Rural Planning Requirement Relaxed for Small-scale Anaerobic DigestionA number of renewable energy technologies including anaerobic digestion have received a boost following revisions to the English Town and Country Planning Order.
From April 2012 small-scale energy installations in England built on agricultural or forestry land will be exempt from planning permission under amendments to the Order.
The amendment means that planning permission will no longer be required for farmers and landowners who install anaerobic digesters or any associated storage buildings with a ground area of less than 465 square metres on farming or non-domestic land.
The changes could result in a significant boost to the rural economy by removing legislative red tape, reducing energy bills for farmers and decreasing greenhouse gas emissions.
See the statutory instrument here: http://www.legislation.gov.uk/uksi/2012/748/made/data.pdf
Feed-in Tariff Scheme Rates Increased for Anaerobic Digestion from 2 April 2012
Feed-in Tariffs (FiTs) subsidy rates for electricity generated through anaerobic digestion have today been increased in line with the retail price index.
The tariffs are now as follows:
For a digester less than 250kW in size the rate is now 14.7 p/kWh
For a digester between 250 and 500kW in size the rate is 13.7 p/kWh
For a digester between 500kW and 5MW in size the rate is 9.9 p/kWh
For more information visit the Department of Energy and Climate Change FiTs web page www.decc.gov.uk/fits/.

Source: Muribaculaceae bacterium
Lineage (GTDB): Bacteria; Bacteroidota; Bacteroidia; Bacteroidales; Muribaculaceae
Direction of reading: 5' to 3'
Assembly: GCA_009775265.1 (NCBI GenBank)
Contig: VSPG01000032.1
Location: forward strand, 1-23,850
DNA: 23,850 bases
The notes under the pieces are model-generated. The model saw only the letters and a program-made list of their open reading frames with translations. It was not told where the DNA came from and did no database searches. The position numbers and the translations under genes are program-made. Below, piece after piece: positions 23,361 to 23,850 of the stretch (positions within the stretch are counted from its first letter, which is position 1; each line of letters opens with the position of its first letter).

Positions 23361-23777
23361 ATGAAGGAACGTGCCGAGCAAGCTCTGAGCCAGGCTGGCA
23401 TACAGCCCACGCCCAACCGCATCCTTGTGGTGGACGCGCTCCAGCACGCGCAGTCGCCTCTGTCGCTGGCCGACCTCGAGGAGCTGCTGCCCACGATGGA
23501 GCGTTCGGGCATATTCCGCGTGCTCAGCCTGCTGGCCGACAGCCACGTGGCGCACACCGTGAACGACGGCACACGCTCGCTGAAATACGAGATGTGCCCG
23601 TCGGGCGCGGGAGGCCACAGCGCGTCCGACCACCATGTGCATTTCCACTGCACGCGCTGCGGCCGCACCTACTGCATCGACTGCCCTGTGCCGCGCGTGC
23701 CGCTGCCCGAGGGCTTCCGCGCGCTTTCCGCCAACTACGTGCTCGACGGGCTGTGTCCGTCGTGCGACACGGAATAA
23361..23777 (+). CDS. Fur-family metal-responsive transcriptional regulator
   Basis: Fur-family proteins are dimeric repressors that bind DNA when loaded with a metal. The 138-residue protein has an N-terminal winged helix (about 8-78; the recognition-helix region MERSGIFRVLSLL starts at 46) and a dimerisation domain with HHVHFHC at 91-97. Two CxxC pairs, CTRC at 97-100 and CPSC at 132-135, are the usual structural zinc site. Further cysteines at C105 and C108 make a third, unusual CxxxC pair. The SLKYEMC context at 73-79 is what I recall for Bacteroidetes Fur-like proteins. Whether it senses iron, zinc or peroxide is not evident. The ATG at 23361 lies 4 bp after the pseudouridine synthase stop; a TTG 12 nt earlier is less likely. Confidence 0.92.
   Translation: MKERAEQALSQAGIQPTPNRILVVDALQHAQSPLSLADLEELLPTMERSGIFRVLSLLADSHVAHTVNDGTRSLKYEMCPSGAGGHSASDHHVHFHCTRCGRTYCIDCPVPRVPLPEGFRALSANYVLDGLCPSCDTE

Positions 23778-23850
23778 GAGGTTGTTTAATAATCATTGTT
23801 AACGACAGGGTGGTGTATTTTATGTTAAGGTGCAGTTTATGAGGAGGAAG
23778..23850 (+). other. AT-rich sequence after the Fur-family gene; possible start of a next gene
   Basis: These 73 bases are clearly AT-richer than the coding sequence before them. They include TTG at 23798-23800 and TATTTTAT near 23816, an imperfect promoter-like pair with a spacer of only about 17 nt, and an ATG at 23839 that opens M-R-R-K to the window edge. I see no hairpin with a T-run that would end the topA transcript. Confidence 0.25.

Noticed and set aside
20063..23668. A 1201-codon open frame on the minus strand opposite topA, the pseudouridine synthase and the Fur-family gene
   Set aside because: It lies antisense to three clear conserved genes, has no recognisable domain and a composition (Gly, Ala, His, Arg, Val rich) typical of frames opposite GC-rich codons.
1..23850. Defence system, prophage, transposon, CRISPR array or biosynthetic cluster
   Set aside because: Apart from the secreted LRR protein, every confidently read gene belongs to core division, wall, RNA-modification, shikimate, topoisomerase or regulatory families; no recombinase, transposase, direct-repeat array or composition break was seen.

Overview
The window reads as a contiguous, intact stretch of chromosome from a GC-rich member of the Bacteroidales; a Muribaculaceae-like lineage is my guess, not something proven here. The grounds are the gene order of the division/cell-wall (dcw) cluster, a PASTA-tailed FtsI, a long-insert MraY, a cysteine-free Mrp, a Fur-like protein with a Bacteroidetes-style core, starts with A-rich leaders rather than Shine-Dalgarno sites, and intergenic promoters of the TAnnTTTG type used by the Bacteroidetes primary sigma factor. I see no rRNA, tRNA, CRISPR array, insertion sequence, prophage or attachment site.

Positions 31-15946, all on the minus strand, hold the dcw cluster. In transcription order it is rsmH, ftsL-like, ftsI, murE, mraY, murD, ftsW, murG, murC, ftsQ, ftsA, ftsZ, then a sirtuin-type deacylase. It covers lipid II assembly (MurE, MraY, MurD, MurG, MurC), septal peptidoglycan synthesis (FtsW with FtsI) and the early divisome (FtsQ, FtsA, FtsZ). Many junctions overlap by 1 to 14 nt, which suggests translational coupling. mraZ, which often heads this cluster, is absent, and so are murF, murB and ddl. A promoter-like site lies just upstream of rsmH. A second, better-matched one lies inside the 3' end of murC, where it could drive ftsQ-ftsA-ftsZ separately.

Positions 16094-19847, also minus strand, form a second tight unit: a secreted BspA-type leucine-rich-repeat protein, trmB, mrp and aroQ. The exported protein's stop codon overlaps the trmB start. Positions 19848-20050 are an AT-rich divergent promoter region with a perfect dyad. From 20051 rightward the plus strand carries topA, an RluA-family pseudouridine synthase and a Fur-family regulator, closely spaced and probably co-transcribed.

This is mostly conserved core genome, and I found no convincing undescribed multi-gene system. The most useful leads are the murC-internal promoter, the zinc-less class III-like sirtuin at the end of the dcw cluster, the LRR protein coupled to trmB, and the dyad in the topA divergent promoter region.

UK Bioenergy Strategy Published
The UK Government published its Bioenergy Strategy on 26April 2012. Bioenergy is expected to play a key role in meeting the UK's 2020 renewable energy target as well as longer term carbon reduction targets to 2030 and 2050. But the Government also recognise that bioenergy is not automatically low carbon, renewable or sustainable: alongside its many positives, bioenergy carries risks.
The UK Bioenergy Strategy, published jointly by DECC, Defra, DfT sets a framework of principles to guide UK bioenergy policy in a way that secures its benefits, while managing these risks. The strategy’s overarching principle is that bioenergy must be produced sustainably and that there is a role for UK Government to steer sustainable development of bioenergy in the UK and as far as possible internationally.
A number of organisations provided supporting evidence for the report including bioeconomy consultants NNFCC, who predict the UK anaerobic digestion industry is likely to have an installed capacity of 320-580 MWth by 2020 and support up to 2,500 jobs with more than half being permanent.
For more information please visit the Department of Energy and Climate Change Bioenergy Strategy web page www.decc.gov.uk/en/content/cms/meeting_energy/bioenergy/strategy/strategy.aspx.